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Pain Research and Treatment
Volume 2013 (2013), Article ID 353597, 6 pages
Clinical Study

The Immediate Effects of Orthoses on Pain in People with Lateral Epicondylalgia

Musculoskeletal Research Center, School of Rehabilitation Sciences, Isfahan University of Medical Sciences, Hezarjarib Blvd, Isfahan, Iran

Received 18 May 2013; Revised 28 September 2013; Accepted 29 September 2013

Academic Editor: Hartmut Göbel

Copyright © 2013 Ebrahim Sadeghi-Demneh and Fahimehsadat Jafarian. This is an open access article distributed under the Creative Commons Attribution License, which permits unrestricted use, distribution, and reproduction in any medium, provided the original work is properly cited.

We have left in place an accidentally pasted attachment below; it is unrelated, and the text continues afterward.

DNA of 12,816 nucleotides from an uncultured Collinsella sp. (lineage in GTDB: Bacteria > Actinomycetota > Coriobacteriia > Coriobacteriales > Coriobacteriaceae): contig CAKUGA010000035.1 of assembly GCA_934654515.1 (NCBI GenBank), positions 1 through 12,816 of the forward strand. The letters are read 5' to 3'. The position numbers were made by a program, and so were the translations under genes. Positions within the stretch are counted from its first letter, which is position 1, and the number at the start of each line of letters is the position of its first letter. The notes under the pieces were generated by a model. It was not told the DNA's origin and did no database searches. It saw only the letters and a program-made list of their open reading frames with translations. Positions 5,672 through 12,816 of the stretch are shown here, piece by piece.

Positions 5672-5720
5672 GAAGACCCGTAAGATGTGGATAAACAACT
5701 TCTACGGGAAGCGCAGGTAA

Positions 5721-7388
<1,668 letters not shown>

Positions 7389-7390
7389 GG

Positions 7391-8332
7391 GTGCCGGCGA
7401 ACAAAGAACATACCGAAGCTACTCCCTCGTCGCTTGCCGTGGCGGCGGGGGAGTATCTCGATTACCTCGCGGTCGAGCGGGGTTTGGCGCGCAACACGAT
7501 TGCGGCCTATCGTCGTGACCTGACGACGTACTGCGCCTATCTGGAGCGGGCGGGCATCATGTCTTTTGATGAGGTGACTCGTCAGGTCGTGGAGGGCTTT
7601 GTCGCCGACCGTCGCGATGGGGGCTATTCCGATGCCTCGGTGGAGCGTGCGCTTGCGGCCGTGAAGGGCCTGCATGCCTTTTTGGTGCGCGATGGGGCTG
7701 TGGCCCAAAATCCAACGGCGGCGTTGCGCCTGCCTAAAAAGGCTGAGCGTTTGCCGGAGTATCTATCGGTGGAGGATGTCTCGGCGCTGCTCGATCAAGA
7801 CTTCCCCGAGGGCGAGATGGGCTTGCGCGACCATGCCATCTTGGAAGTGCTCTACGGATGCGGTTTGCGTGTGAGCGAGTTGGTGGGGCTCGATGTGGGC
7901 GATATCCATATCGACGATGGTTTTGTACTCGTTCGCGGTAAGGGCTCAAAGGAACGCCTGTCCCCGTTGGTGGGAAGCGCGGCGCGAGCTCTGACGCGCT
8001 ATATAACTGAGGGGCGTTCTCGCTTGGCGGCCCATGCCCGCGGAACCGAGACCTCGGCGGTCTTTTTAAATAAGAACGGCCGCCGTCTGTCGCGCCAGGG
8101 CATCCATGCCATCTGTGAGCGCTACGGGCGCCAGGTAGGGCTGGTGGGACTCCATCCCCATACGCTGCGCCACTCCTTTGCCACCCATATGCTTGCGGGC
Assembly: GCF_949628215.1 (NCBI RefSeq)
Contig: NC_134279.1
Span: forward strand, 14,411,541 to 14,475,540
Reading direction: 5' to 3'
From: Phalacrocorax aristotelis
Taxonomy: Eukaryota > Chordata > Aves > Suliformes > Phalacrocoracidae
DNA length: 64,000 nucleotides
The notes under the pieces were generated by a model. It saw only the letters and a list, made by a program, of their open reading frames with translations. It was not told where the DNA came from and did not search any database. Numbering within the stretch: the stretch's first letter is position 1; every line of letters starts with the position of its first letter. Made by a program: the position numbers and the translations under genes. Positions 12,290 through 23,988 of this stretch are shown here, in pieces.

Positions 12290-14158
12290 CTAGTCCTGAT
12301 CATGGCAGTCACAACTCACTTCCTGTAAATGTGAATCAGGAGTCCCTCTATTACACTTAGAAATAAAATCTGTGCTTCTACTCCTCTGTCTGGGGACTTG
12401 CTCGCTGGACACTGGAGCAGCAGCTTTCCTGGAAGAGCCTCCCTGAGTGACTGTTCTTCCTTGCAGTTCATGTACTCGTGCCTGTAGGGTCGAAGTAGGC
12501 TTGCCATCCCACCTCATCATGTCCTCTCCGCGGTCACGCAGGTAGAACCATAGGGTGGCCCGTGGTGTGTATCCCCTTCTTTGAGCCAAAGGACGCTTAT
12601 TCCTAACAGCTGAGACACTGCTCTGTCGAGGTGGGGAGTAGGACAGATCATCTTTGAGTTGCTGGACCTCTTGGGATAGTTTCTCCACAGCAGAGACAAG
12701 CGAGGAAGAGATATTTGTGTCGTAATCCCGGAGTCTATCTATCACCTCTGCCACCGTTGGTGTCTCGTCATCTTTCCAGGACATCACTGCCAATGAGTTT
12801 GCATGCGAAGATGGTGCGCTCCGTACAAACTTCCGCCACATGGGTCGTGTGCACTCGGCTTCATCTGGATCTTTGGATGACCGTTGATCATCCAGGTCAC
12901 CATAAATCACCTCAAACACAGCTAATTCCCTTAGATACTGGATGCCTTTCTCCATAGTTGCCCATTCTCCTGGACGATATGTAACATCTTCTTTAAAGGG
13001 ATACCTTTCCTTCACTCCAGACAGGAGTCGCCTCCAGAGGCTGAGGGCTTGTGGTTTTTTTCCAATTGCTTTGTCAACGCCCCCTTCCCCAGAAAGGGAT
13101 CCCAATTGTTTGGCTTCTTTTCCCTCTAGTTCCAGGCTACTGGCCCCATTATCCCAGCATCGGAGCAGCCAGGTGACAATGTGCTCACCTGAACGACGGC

Objective. Tennis elbow is a common cause of upper limb dysfunction and a primary reason for pain at the lateral aspect of the elbow. The purpose of this study was to investigate the effects of three commonly used orthoses on pain severity. An elbow band, an elbow sleeve, and a wrist splint were assessed for their ability to reduce the level of reported pain. Method. A crossover randomized controlled trial was used. The orthoses were worn in a randomized order, and all participants were required to complete a control trial for which they wore a placebo orthosis. 52 participants with lateral epicondylalgia were recruited, and the level of pain at their elbow was recorded using the visual analogue scale (VAS). Results. The reported pain for all orthoses was lower than that of the placebo ( ). Pain reduction was significantly greater with a counterforce elbow band or a counterforce elbow sleeve compared to a wrist splint ( ). There was no significant difference between a counterforce elbow band and a counterforce elbow sleeve ( ). Conclusion. All the types of orthoses studied showed an immediate improvement on pain severity in people with lateral epicondylalgia. The counterforce elbow orthoses (elbow band and elbow sleeve) presented the greatest improvement, suggesting that either of them can be used as a first treatment choice to alleviate the pain in people with tennis elbow.